Component Electrification. With automobiles moving to electrified accessories such as power steering and air conditioning, this truck scales those systems up for use on a larger vehicle. These electrified components are used only when needed and at peak efficiency.

Aerodynamics. Designers used extensive computational fluid dynamics (CFD) analysis to optimize the truck’s styling. The truck’s shape represents a 20% reduction in aerodynamic drag over Walmart’s current Peterbilt Model 386. By placing the cab over the engine, the truck’s wheelbase is greatly shortened, resulting in reduced weight and better maneuverability.

Further, with the air-cooled microturbine, there is no need for a large radiator in front of the vehicle.

Walmart relied on product development supplier Roush Engineering to carry out the vehicle’s construction.

Trailer. The vehicle’s trailer, manufactured by Great Dane Trailers, offers a host of fuel-saving features. The trailer body is built almost exclusively with carbon fiber, including one-piece carbon fiber panels for the roof and sidewalls, saving nearly 4,000 pounds (1,814 kg) when compared to traditional designs. The trailer’s convex nose also enhances aerodynamics while maintaining storage space inside the trailer.

Other special features of the trailer include special low-amperage LED lighting strips, composite trailer skirts, aerodynamic disc wheel coverings, a Posi-lift suspension, and a one-piece, fiberglass-reinforced floor panel with a 16,000 lb (7,257 kg) forklift rating.

A number of vendor partners were involved in the design and creation of the Walmart Advanced Vehicle Experience. Key partners—in addition to Peterbilt Motors Company, Roush Engineering, Capstone Turbine Corporation and Great Dane Trailers—include Qualnetics Corporation; Allison Transmission; Transpower; New Eagle; Fiber-Tech Industries; Grote Industries, Inc.; Laydon Composites Ltd.; Isringhauser Seats; Graykon, LLC; Dometic Corp; RealWheels Corp; Corvus Energy; Parker Hannifin; Accuride; Milliken Chemical; SAF-HOLLAND USA Inc.; and Whiting.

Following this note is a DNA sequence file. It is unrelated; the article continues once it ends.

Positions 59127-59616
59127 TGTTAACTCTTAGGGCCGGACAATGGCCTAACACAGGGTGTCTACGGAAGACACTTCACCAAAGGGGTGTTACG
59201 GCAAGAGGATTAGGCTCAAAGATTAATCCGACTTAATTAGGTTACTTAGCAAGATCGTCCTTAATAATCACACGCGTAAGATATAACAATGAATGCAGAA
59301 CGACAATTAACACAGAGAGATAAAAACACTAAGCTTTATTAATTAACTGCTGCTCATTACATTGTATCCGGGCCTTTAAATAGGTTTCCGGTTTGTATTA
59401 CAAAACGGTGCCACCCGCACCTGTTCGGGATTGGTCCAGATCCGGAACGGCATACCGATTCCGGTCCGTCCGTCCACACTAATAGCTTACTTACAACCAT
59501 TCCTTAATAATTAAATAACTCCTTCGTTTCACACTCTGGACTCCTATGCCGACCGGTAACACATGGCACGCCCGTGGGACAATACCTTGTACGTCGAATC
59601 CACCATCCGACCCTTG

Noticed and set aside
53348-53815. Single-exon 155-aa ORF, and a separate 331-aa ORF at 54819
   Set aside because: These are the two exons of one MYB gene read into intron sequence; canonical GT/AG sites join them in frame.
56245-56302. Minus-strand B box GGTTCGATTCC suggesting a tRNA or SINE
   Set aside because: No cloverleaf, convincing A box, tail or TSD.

In 2005, Walmart, one of the nation’s largest private fleet operators, announced its goal to double fleet efficiency by 2015. As of last year, the company had achieved an 84% improvement in fleet efficiency over its 2005 baseline.

Walmart is continually looking for innovative ways to increase our efficiencies and reduce our fleet’s emissions. The Walmart Advanced Vehicle Experience is a bold step in transportation technologies that, although not on the road in its current form, will serve as a learning platform for the future that will accelerate our progress toward our goals.

—Tracy Rosser, senior vice president of transportation at Walmart

Comments

Roger Pham

@Bernard,
The following reference, published in 2001, shows that:
"The evidence from numerous researchers suggests that the engine cooling system is responsible for between 10% and 15% of the overall vehicle drag."

http://books.google.com/books?id=36kg2DJiy7cC&pg=PA120&lpg=PA120&dq=cooling+drag+of+cars&source=bl&ots=JWgHECC9gs&sig=wCwN1iz9M88auKq8j0IAwhtE8aM&hl=en&sa=X&ei=AdI6U6z5HcLWyQGaiIDYCg&ved=0CGIQ6AEwCg#v=onepage&q=cooling%20drag%20of%20cars&f=false

That is, 10-15%, BEFORE aerodynamic optimization, that allows air to flow in and out freely of the radiator and the engine bay.
Aircraft engine cooling is much more efficient. Look at, for example, the cooling of the P-51 Mustang WWII fighter,in which air flows in thru a narrow NACA intake duct, compressed and slows down substantially while increasing in pressure substantially due to slowing down, according to Bernoulli theorem, takes up the heat from the radiator and expands, and exits thru the exit duct with increasing in volume due to the nozzle effect of the exit duct...and lo and behold...actually, adding to the thrust of the aircraft...essentially, the belly radiator of the P-51 aircraft is acting as a heat engine like a turbojet in principle, in which intake air is compressed as it slows down, heated to increase in volume, and exit thru a nozzle to re-speeding it to gain thrust, due to the expansion of the air from heating. Of course, the much colder air of 220 K degrees at the altitude that the aircraft is cruising in contrast to the temperature of nearly 350 degrees K of the radiator will add much more thrust than the much higher ambient temperature that a car or a truck is operating.